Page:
HCN’s tribal affairs desk endeavors to do better, seeking not to write about Indigenous communities — but to write by, for and from them. Our aim is to avoid inaccurate representations of Indigenous life, and to recognize a rich and complicated network of cultures, subcultures, political points of view, religious persuasions, sexual and gender identities, creation stories, histories and aspirations — to name a few. We recognize that to tell the complete story of the American West, we must do so from multiple viewpoints and histories: From the Siberian Yupik village of Gambell on St. Lawrence Island, Alaska, to the Tohono O’odham Nation on the U.S.-Mexico border, our reporters have challenged preconceived notions of the West, and, by extension, Indian Country as a whole.

When we started the tribal affairs desk in the spring of 2017, we began with a public service journalism model in mind: provide fact-based, in-depth reporting on topics essential to Indigenous communities, while engaging tribal citizens in all aspects of public affairs. The work started to win us trust among readers and credibility with sources, and it has attracted a growing number of Native reporters and subscribers — no easy task in communities that have long been misrepresented and burned by reporters. At a time when trust in journalism is at an all-time low, HCN’s concerted, dedicated reporting in Indian Country has proven a boon. 

This is because readers, and funders, have recognized the importance of our work and supported it. From the early, budding days of the desk when we supported a single Native reporter at Standing Rock, through our efforts today, as we dedicate resources to everything from Indigenous film reviews to investigative journalism, we are proud of what we’ve accomplished, and, with our readers’ support, where we are going.

Brian Calvert is the editor-in-chief of High Country News. Submit a letter to the editor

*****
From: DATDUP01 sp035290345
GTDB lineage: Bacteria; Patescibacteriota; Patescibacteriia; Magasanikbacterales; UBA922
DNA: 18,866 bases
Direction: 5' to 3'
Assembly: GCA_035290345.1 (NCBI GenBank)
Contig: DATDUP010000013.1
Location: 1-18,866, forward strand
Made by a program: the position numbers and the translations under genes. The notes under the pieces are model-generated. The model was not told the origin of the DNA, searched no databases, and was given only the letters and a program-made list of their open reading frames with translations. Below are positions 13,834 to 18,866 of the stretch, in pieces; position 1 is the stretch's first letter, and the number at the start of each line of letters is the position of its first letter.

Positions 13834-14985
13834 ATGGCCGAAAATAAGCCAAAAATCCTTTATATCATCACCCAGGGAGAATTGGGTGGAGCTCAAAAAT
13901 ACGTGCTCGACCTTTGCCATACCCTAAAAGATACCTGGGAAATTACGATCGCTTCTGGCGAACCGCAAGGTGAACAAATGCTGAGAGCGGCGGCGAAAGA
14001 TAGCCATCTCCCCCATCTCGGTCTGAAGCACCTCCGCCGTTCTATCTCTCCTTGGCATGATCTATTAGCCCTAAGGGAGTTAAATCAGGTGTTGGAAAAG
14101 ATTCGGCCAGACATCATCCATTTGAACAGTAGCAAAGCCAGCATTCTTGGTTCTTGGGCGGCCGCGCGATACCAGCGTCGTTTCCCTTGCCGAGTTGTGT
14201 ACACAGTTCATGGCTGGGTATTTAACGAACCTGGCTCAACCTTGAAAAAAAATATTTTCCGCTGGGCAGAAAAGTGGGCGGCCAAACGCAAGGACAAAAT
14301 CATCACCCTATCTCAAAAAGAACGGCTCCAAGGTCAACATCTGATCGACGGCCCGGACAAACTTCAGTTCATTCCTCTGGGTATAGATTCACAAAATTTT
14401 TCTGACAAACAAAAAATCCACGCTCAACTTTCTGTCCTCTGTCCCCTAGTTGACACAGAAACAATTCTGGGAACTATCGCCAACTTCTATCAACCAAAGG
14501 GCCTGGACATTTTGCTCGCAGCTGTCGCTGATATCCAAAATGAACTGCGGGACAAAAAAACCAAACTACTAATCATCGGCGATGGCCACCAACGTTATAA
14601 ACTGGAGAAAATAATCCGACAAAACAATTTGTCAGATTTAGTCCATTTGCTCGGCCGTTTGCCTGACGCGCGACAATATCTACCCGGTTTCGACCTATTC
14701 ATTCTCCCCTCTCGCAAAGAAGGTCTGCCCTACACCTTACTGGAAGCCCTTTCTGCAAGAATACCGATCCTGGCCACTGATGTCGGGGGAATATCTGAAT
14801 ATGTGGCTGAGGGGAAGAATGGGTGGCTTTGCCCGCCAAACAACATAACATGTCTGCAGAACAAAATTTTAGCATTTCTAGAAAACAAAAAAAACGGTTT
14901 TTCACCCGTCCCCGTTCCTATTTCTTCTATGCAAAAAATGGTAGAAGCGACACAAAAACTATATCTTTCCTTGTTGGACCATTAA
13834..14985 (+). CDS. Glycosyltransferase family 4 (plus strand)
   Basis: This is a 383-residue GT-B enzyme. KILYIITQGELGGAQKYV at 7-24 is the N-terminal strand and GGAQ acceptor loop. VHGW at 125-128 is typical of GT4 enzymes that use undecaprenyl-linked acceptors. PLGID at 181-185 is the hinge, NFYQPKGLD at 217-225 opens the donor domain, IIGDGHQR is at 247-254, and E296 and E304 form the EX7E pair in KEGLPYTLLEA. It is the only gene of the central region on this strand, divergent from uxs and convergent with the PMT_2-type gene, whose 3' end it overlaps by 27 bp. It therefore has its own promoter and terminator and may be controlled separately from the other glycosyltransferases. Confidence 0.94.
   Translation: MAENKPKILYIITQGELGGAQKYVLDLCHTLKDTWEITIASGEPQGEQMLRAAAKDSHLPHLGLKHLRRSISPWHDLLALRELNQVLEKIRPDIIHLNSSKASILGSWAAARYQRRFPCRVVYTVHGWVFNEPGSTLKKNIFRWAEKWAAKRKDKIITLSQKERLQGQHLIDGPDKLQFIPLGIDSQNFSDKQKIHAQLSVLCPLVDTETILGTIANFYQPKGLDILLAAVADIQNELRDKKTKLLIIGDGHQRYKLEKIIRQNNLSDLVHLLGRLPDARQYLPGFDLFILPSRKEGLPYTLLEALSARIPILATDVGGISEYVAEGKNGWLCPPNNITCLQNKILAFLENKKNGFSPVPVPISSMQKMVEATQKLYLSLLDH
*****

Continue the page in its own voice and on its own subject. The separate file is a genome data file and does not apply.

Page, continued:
Thumbnail photo by Jolene Nenibah Yazzie. Willie Grayeyes gazes across Paiute Canyon Wash toward his home, which stands on the Navajo Nation miles of sometimes impassable roads from here near Navajo Mountain. Greyeyes spends much of his time on the road, sleeping in his car. Read the story: In southern Utah, Navajo voters rise to be heard

High Country News Classifieds
  • DEVELOPMENT COORDINATOR
    Western Resource Advocates (WRA) seeks a friendly, detail-oriented, and self-motivated Development Coordinator to provide administrative support to the Development department. This position will report to...
  • FIELD ORGANIZER, MONTANA
    Help Northern Plains Resource Council protect Montana's water quality, family farms and ranches, & unique quality of life. Work hard, meet good people, make the...
  • FOR SALE
    Successful llama trekking business with Yellowstone National Park concession for sale! A fun and enriching business opportunity of a lifetime! Call 406-580-5954
  • ALBUQUERQUE VACATION HOME
    Centrally located. One bed, one bath, lovely outdoor patio, well-stocked kitchen.
  • NEW AGRARIAN PROGRAM DIRECTOR
    Quivira (www.quiviracoaltion.org), a Santa Fe-based nonprofit that aims to shift current practices of agriculture and land stewardship to those that produce good food, support meaningful...